Small business advertising shouldn’t be done like most of the advertising you see on T.V. … or hear on the radio. There ARE exceptions, of course. But for the most part, small businesses shouldn’t do much of the following:
1) Institutional advertising (a.k.a. “Madison Avenue” type advertising).
2) Public relations or simply publicity seeking.
3) Any type of response advertising that’s non-measurable.
The kind of advertising you SHOULD be doing is measurable. By this I mean you can …
a) … control costs.
b) … measure results.
Small business advertising that doesn’t fit these criteria is mostly like throwing money down a hole. (Like I said, there are exceptions. But if you try to promote your business using public relations you’d better have a business that can benefit from that …plus get the help of a professional who specializes in it.)
Institutional … Madison Avenue type stuff … doesn’t work in small business advertising any more than it effectively works for big companies using it. It’s just that big companies typically have big budgets they can spend on bad advertising without going under financially.
That’s a luxury most of us don’t have.
Direct marketing is different. You can control its costs. Taylor it to your ad budget. And measure its effectiveness based on response to the offer in the ad or sales letter.
Examples of response triggers used in effective small business advertising include:
* Phone calls asking for a direct response … like a sales appointment … or a purchase … or an invitation to come into the store with a certain customer “code” one can use to receive a gift or purchase discount.
* A TV or radio commercial that asks for a direct response … like having the customer write or call in and tell what station they heard the ad on to get a free gift or special discount.
* Any type of media that asks for a direct response … like redeemable coupons sent through the mail … a sales letter send through the post or Email, with an invitation attached for a special “after hours” sale … a postcard offering a 2 for 1 restaurant special … or an invitation to call in and ask for free information.
Your small business advertising is going to be very wasteful unless you make the right offers to the right people. Being in tune with the needs, desires and motivations of your potential customers is crucial.
For example … if Jack’s Sporting Goods store advertises a 30% discount sale on all golf equipment by sending 5,000 brochures through the mail to nearby residents the waste-factor is going to be extremely high.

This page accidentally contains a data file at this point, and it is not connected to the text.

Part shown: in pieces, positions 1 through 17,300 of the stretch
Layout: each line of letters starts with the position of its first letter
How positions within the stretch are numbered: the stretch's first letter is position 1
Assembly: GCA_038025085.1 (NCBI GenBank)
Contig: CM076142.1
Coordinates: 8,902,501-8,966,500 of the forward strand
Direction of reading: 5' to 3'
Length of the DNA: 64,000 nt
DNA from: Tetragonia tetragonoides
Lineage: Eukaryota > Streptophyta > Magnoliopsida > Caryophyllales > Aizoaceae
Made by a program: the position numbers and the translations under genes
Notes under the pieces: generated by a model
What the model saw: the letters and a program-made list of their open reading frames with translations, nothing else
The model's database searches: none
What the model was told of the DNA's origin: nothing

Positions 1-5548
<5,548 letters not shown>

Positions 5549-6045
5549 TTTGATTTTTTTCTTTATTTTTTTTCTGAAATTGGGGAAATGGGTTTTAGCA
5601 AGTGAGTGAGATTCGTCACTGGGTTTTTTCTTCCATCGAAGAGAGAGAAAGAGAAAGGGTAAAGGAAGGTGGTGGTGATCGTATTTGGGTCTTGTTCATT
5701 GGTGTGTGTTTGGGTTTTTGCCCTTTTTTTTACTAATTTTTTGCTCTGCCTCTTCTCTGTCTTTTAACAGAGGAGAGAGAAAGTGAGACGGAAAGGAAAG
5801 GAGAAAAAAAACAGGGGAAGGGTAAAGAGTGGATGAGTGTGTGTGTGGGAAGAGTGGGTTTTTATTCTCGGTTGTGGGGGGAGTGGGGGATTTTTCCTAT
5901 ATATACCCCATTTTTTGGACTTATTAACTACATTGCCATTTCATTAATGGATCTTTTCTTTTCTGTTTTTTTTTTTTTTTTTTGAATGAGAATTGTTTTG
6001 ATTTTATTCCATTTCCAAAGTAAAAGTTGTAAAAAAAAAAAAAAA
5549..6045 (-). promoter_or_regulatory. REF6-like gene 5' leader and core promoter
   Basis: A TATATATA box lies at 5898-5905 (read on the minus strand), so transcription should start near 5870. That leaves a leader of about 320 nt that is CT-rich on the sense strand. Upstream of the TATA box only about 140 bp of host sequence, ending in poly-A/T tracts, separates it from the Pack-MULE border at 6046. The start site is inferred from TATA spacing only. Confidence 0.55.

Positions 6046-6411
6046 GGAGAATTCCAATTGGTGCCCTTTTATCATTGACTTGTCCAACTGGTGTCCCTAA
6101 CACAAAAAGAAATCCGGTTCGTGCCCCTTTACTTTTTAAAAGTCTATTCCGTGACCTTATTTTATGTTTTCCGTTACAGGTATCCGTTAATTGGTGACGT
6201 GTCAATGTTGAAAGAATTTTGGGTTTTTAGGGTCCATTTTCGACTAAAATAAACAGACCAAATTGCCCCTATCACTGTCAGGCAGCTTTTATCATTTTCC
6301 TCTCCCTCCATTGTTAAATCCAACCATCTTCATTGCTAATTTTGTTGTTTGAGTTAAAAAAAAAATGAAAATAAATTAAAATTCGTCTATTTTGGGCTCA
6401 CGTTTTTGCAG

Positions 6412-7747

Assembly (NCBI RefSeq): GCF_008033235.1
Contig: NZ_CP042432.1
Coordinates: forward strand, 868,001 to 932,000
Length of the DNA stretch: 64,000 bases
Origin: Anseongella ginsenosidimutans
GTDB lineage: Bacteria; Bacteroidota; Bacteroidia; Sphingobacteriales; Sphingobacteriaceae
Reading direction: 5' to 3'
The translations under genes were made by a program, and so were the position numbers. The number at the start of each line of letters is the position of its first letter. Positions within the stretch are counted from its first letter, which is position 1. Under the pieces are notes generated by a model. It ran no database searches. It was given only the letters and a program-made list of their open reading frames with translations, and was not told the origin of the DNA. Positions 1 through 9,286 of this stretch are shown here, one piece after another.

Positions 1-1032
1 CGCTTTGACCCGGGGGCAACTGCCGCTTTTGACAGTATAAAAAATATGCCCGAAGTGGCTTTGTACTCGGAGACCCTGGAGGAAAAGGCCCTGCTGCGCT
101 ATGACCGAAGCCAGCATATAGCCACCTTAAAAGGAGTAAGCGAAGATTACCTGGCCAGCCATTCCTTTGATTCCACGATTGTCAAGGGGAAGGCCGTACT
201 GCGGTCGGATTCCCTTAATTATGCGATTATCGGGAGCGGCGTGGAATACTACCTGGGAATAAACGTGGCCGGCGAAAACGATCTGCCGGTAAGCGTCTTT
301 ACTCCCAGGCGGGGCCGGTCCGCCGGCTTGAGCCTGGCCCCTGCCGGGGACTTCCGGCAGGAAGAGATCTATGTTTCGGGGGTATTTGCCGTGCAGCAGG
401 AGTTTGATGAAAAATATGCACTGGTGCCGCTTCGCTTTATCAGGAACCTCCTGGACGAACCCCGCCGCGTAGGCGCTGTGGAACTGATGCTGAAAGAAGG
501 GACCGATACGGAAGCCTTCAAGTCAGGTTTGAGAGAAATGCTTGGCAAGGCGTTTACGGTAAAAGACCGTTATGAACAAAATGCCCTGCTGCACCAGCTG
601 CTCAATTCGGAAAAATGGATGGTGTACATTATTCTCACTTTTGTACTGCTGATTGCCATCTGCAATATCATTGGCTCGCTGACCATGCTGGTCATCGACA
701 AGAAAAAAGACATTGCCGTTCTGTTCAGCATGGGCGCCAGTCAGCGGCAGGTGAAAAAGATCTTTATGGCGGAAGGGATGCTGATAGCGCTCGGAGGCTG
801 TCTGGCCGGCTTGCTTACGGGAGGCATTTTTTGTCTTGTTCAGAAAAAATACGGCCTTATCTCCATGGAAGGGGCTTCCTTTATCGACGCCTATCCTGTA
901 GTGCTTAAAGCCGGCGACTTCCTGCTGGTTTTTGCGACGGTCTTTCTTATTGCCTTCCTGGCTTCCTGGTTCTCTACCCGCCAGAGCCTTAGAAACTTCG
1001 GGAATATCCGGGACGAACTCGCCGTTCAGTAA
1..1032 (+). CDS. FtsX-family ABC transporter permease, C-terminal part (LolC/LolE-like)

After all, how many of those residents are golfers? Probably only a small percentage. And of those who are golfers, how many of them will come in for Jack’s sale?
In this case, most of his small business advertising dollars are wasted.
However … if Jack takes that same offer … and sends it directly to 500 golfers in his area the response will be much higher. He’s able to get the names and addresses of likely golfers from a list broker by renting the names of people in his area who receive golf magazines.
See the difference?
Jack doesn’t even have to mail out all 500 letters at once. If his budget is a little tight, he can stagger his mailing over a period of days. Or even limit the sale to those bringing in a coupon received through his mailing to test the effectiveness of his direct mail campaign.
Any small business advertising failing to …
* offer a free gift(s)
* give a time limit on the offer so buyers will be motivated to act quickly
* award a bonus or premium of some sort just for coming into the store
* present a sale or discounted pricing
* announce something new (i.e., product, service, price)
… should be avoided. As a matter of fact … the more of these elements in your advertising the better.
An ad containing each of the above ingredients … targeting prospects known to be interested in the product/service… stands a very good chance of being a winner.
Your small business advertising doesn’t have to fail. Once you learn the key ingredients you’ll never again worry about throwing advertising dollars away